Energy harvesting is the conversion of ambient energy to electricity in order to power small or mobile devices. It is part of the green revolution in reducing the need for batteries, whether by harnessing heat, light, movement or other things. The unique event "Energy Harvesting USA" will look at this with an unusually broad lens, from the needs of soldiers, building controls, logistics, the process industry and satellites to rotorcraft. Indeed Georgia Tech will reveal a breakthrough in self-powered, implantable nano devices, Biorasis looks at harvesting for glucose monitoring and Tagsense reveals self powered diagnostic patches. These are needed as we prepare for the greying of the population by creating affordable healthcare on the move and in the home. That includes adoption of bioelectrochemical systems, the subject of another presentation.
The event will see presentations of harvesting from the healthy such as power flooring. It covers how we can improve and refine response to forest fires by harvesting electricity from living trees to drive huge numbers of sensors, something also useful in optimising forestry.
Dramatic new inventions
So what are the exciting new harvesting technologies this year? Here the event reveals piezoelectrics in rubber ribbons and high temperature thermoelectrics and their target uses. The helpful trend toward electronics that works off a whisper of electronics and also better batteries are covered. Polymer electrets for vibration harvesting is the topic chosen by the legendary University of Tokyo. The next generation flexible photovoltaics will be covered: sometimes it will be transparent so it can be put almost anywhere and sometimes it will harvest much more than light. On the edge of the subject is micro nuclear power and RF harvesting and the latest on these will also be available.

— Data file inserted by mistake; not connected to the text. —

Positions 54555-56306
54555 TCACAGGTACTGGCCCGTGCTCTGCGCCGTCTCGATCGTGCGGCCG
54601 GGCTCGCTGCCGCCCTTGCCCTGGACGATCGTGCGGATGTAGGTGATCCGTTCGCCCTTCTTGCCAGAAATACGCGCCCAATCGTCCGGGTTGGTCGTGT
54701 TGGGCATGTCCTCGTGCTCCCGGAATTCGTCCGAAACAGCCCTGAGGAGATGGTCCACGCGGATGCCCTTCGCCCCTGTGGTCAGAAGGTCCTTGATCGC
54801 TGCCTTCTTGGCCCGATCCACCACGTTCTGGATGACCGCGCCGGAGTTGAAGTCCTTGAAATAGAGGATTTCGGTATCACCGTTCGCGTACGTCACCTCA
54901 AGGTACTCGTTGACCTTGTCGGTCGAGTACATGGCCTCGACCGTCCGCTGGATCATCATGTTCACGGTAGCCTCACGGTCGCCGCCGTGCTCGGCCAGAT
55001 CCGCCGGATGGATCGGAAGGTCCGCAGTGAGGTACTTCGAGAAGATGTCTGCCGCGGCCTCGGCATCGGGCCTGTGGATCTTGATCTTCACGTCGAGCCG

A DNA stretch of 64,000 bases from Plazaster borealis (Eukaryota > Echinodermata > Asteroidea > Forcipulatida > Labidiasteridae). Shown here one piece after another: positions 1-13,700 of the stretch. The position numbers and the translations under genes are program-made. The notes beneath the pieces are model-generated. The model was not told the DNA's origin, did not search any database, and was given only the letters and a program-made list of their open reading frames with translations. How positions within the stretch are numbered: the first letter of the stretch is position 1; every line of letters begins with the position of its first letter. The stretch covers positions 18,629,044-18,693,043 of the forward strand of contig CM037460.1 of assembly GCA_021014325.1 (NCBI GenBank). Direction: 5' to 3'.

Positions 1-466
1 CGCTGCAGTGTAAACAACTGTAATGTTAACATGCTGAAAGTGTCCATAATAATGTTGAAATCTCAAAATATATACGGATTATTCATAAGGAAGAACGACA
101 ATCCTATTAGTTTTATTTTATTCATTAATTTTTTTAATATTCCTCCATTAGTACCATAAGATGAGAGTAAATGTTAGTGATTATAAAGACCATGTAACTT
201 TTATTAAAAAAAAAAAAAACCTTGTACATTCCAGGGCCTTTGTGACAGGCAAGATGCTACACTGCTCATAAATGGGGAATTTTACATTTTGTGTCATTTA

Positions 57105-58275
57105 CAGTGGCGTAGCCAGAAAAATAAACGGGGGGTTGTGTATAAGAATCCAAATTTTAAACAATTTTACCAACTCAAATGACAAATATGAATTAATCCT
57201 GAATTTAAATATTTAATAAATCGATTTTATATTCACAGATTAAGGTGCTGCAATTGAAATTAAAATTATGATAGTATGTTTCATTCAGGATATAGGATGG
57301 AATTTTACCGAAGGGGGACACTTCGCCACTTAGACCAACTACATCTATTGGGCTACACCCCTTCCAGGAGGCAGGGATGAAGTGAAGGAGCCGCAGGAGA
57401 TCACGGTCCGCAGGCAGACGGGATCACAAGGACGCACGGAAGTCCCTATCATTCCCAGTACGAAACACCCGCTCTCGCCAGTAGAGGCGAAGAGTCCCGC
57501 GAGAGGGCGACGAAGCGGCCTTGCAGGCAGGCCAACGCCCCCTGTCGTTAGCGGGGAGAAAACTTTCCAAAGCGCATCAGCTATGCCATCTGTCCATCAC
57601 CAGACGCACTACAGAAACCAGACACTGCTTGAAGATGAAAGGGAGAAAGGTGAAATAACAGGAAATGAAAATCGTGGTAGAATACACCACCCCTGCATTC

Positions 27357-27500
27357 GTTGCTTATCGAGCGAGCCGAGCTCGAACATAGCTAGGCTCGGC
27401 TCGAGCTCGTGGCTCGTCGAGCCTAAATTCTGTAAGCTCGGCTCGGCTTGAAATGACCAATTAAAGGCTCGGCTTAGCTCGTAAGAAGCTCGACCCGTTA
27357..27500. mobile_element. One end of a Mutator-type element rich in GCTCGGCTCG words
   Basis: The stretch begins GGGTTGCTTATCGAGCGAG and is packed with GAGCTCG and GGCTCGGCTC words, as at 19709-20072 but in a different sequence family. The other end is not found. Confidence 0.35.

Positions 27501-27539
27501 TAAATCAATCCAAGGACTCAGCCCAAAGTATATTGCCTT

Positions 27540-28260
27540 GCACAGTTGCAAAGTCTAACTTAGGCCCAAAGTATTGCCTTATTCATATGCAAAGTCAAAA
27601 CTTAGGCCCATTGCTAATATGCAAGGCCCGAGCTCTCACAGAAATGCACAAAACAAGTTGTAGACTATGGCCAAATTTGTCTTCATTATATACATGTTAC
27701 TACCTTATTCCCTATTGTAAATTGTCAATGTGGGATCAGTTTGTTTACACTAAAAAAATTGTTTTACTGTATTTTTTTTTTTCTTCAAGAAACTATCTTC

The presentations by NASA, Lockheed Martin and the $20 billion Schneider Electric of France are illustrative of how the event involves giant corporations from across the world, many of them both users and developers of the technology. There will also be the leading universities and the most interesting start ups stepping up to the podium. Dr Peter Harrop, of analysts IDTechEx, that is organising the event, says, "It is remarkable how energy harvesting is now reaching into most forms of human endeavor and making valuable new things possible, while creating a whole new industry."
For more information on the events, or to become a media partner, please contact Cara Van Heest at c.vanheest@IDTechEx.com.
For more read : Energy Harvesting and Storage for Electronic Devices 2010-2020